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Letters to the Editor

0.5% Proparacain hydrochloride for clear corneal phacoemulsification in patients with co-morbid conditions

Joshi, Rajesh Subhash

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Indian Journal of Ophthalmology: November 2014 - Volume 62 - Issue 11 - p 1101
doi: 10.4103/0301-4738.146729
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Dear Sir,

Topical anesthesia is the safe and effective alternative to injectable anesthesia for phacoemulsification.[12] Frequent instillations of topical anesthetic drops pre-operatively can lead to corneal clouding during the surgery. Intracameral preservative free lignocaine has been supplemented to topical anesthesia to minimize the intra-operative discomfort.

This study was carried out to evaluate the effectiveness 0.5% proparacain in phacoemulsification and compare it to intracameral 0.5% lignocaine as a supplement to topical proparacain drops.

Patients having cataract associated with co-morbidities like old healed uveities post-vitrectomized, subluxated cataract,non dialating pupil were included in the study. All patients had routine ophthalmic evaluation. Patients were divided into 2 groups based on anesthetic agents they were to receive before cataract surgery. Group 1 patients received 0.5% proparacain every 5 min for 15 min before the start of surgery placed in the lower fornix. Group 2 patients received supplement of intracameral 0.5% preservative free lignocaine. Preoperatively, the pupils were dilated with phenylephrine 5% tropicamide 0.8% eye drops. No non-steroidal anti-inflammatory and sedative drugs were used pre-operatively.

A single surgeon performed all surgeries. Universal eye speculum was used in all cases. Patients were instructed to fixate on the microscope light during the surgery. A standard phacoemulsification was performed in all patients by chop technique.

After the completion of the surgery a standard 10-point visual analog scale was used to assess intra-operative and post-operative pain,[3] surgical time, surgeon's subjective impression on corneal haze, and discomfort during the surgery (grade 0 = clear, 1 = mild hazy, 2 = moderate, 3 = severe), complications and supplemental anesthesia were assessed. Patients were also asked whether they would be going for similar type of anesthesia for other eye cataract surgery.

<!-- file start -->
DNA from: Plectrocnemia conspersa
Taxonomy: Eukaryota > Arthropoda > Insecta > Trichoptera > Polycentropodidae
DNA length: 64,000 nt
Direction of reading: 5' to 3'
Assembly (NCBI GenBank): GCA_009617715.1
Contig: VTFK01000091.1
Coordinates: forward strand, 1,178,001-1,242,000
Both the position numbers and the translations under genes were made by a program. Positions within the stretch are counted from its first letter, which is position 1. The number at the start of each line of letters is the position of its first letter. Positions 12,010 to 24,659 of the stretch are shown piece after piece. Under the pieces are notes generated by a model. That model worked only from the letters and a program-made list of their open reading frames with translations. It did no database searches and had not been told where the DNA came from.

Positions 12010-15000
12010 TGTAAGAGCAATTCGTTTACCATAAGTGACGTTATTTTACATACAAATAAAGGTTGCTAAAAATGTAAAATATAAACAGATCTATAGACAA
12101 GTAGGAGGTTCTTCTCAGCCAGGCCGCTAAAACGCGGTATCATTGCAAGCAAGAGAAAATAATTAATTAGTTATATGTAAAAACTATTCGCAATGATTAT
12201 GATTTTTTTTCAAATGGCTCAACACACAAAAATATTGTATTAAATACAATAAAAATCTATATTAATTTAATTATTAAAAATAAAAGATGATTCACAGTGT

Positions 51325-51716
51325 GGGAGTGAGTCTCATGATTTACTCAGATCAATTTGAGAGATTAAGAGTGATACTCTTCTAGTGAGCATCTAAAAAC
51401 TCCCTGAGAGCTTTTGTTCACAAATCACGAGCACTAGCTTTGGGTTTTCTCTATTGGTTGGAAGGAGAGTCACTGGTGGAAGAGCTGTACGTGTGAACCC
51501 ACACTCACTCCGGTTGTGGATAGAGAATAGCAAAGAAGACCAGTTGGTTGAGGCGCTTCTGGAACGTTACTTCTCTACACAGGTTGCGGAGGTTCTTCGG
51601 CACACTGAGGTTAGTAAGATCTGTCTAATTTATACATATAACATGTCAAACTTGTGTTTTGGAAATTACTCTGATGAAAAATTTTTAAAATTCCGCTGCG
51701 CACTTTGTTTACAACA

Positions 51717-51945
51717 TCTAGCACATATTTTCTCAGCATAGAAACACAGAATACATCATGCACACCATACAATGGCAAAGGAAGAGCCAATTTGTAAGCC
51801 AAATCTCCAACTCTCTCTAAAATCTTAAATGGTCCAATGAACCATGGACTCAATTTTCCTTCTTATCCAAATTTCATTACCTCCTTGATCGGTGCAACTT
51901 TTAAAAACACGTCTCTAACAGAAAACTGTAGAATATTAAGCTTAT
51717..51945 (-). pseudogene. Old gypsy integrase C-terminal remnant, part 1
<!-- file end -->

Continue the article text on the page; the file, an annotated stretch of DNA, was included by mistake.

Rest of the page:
Anesthetist noted vital parameters such as blood pressure, pulse rate, oxygen saturation, and supplemental anesthesia during the surgery.

Comparison of parameters was carried out by Mann-Whitney test.

No statistically significant difference was seen in the intra-operative (P = 0.389) and post-operative (P = 0.456) pain score in 2 groups. Zero score i.e. no pain was seen in 30.1% patients in Group 1 and 40.5% patients in Group 2. The average surgical time (P = 0.883) and surgeon discomfort (P = 0.279) were also not significant in 2 groups. Three patients in Gr1 and 1 patients in Gr2 required supplemental anesthesia. Equal number of patients in both the groups preferred same anesthetic technique for other eye cataract surgery (Group 1 78.2% and Group 2 79%). No patients in either group had changes in vital parameters and required intravenous sedation.

Our study showed 0.5% proparacain application and intracameral supplementation of lignocaine provided satisfactory patient comfort to conduct safe phacoemulsification in all grades of cataracts with co morbid conditions associated with it. There was no significant difference in intra-operative, post-operative pain scores, and surgeon's discomfort between 2 groups.

No patient required supplemental anesthesia or intravenous sedation during the procedure. There were no intra-operative complications, no corneal haze, which could compromise the visual outcome.

However, surgeons’ expertise and experience are important factors in performing phacoemulsification in patients with minimal anesthesia.

The ease of application, lack of toxicity and sufficient effect to complete the surgery make proparacain an efficient alternative in patients with cataract with co-morbid conditions by clear corneal phacoemulsification. However, it is prudent to individualize the anesthetic technique according to the patient and surgeon's need.


We thank Dr. Niraj Prasad, anesthetist, Dr. Anumeha Jindal, assistant surgeon, Orivision nursing home, Nagpur, Maharashtra, India for their kind help during the study period. Dr. Avinash Turankar, Associate Professor, Department of Pharmacology, Government Medical College, Nagpur for the statistical analysis.

1. Fichman RA. Use of topical anesthesia alone in cataract surgery J Cataract Refract Surg. 1996;22:612–4
2. Patel BC, Burns TA, Crandall A, Shomaker ST, Pace NL, van Eerd A, et al A comparison of topical and retrobulbar anesthesia for cataract surgery Ophthalmology. 1996;103:1196–203
3. Stevens JD. A new local anesthesia technique for cataract extraction by one quadrant sub-Tenon's infiltration Br J Ophthalmol. 1992;76:670–4
© 2014 Indian Journal of Ophthalmology | Published by Wolters Kluwer – Medknow